A-5.1, r. 3 - Code of ethics of acupuncturists

Full text
34. In addition to the acts referred to in sections 59 and 59.1 of the Professional Code (chapter C-26) and the act that may be determined pursuant to subparagraph 1 of the second paragraph of section 152 of the Code, the following acts are derogatory to the dignity of the profession:
(1)  practising the profession of acupuncturist while under the influence of alcoholic beverages, hallucinogens, anaesthetics, narcotics, drugs or any other substance causing reduced or disturbed faculties, unconsciousness or intoxication;
(2)  submitting a report or any other document that the acupuncturist knows to be false;
(3)  failing to report to the Order, without delay, any person appropriating the title of acupuncturist;
(4)  failing to report to the Order, without delay, any person practising acupuncture illegally;
(5)  communicating with or attempting to intimidate the person who requested the holding of an inquiry without the prior written permission of a syndic, where the acupuncturist has been informed that he or she is the object of an inquiry or has been served with a complaint against him or her;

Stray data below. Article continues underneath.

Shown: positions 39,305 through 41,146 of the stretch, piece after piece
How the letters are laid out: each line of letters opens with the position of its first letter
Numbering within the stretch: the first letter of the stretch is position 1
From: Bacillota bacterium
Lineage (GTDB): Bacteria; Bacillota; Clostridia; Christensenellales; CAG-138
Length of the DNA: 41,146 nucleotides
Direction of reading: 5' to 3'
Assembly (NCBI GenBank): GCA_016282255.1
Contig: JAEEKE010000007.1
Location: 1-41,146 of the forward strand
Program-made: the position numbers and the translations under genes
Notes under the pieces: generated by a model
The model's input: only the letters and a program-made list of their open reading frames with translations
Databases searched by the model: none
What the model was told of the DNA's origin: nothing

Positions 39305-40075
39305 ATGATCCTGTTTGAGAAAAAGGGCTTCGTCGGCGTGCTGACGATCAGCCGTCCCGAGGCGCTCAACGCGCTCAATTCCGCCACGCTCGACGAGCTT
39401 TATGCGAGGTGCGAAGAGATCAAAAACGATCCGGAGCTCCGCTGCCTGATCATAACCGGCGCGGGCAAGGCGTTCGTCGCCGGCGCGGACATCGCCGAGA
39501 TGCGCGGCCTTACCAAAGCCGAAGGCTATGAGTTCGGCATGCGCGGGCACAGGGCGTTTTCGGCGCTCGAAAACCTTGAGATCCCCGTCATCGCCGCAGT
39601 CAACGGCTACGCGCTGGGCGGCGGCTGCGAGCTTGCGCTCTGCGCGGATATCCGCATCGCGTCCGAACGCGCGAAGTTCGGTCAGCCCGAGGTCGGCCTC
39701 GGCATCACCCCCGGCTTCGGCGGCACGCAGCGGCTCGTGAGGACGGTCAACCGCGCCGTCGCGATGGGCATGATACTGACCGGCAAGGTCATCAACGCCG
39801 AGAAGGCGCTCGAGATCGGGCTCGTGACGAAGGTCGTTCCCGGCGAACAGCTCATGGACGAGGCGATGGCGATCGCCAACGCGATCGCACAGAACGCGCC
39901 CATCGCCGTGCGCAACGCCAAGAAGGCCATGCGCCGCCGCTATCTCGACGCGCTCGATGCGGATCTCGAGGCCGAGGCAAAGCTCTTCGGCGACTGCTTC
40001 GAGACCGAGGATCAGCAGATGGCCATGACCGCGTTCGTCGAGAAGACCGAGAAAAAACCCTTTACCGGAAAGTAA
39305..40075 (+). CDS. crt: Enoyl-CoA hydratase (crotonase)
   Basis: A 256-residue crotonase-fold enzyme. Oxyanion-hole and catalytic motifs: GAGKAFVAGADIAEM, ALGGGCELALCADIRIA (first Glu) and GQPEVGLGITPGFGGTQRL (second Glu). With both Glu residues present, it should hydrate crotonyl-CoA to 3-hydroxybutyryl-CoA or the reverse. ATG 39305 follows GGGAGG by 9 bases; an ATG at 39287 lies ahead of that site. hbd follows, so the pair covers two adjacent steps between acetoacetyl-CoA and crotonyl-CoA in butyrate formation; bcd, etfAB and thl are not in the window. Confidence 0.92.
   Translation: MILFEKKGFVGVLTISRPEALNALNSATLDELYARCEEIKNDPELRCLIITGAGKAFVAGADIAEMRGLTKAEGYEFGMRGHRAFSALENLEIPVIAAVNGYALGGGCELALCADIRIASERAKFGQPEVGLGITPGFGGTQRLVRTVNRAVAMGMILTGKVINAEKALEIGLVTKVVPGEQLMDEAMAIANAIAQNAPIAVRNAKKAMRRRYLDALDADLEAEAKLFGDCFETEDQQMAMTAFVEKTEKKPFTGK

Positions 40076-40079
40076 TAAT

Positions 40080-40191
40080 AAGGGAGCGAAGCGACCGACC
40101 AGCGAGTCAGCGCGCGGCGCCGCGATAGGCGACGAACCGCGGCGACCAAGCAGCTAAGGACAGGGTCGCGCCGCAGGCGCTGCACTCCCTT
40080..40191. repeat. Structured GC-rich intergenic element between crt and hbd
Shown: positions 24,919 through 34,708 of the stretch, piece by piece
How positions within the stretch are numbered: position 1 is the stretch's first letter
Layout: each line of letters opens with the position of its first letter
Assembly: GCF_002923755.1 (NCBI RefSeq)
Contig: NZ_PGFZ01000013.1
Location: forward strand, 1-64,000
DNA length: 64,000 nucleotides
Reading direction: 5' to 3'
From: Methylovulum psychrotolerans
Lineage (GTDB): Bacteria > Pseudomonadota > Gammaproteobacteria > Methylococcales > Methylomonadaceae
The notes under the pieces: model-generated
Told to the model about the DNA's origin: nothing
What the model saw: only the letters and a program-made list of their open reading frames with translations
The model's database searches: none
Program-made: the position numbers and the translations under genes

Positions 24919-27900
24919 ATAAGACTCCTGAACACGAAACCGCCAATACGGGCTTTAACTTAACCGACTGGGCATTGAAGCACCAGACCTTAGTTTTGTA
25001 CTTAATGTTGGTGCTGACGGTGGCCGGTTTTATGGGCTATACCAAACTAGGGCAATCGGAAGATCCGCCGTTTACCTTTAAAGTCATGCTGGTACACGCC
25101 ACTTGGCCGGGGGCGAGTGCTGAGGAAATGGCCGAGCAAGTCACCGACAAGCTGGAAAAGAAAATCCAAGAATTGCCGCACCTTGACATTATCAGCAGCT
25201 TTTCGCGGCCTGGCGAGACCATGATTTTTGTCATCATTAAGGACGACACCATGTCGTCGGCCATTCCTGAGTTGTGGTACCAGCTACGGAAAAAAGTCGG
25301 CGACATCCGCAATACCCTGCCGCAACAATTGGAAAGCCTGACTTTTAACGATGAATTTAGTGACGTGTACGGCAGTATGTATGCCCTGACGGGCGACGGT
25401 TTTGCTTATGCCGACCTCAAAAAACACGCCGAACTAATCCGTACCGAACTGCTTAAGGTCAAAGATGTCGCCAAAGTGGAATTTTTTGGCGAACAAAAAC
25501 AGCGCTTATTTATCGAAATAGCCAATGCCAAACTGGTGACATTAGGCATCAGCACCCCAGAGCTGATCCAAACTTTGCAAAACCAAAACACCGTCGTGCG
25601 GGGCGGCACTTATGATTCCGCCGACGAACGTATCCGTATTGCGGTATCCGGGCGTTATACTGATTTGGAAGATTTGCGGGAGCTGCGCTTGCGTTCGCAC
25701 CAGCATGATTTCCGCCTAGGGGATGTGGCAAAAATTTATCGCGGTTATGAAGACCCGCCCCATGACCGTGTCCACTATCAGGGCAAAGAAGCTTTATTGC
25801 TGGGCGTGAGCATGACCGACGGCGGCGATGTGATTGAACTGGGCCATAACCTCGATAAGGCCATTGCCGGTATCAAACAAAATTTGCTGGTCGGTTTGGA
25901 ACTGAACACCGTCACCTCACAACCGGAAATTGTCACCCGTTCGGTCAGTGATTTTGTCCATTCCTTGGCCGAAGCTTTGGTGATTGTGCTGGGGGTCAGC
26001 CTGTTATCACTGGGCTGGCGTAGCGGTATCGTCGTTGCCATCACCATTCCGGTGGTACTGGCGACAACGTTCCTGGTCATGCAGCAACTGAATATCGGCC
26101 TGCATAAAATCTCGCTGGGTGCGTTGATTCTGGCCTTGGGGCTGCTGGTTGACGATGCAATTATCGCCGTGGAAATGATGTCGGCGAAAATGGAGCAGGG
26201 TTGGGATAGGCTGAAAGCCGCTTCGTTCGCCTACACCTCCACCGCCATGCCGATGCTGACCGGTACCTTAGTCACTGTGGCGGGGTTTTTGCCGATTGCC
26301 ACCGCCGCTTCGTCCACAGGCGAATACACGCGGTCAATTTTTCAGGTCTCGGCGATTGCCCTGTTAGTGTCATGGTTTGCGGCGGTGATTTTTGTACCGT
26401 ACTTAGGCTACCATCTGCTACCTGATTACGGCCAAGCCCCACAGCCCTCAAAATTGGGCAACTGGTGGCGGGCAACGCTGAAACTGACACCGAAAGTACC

(6)  marketing, selling, distributing or participating, for profit, in the distribution of material, substances or equipment related to an acupuncturist’s professional activity, except
(a)  in respect of a sale that addresses the immediate needs of a patient and is required for the acupuncture treatment but that is not included in the regular price for the treatment; the patient must in that event be notified of any profit realized by the acupuncturist in the sale;
(b)  where the acupuncturist’s commercial activities are clearly separate from the acupuncture practice and the acupuncturist’s professional title is not associated with the commercial activities; the patient must, in that event, be notified thereof;
(7)  using his or her name or allowing it to be used for commercial purposes; and
(8)  performing acts that are not required or that are disproportionate to the patient’s needs or performing any unnecessary or superfluous professional acts.
O.C. 502-2004, s. 34.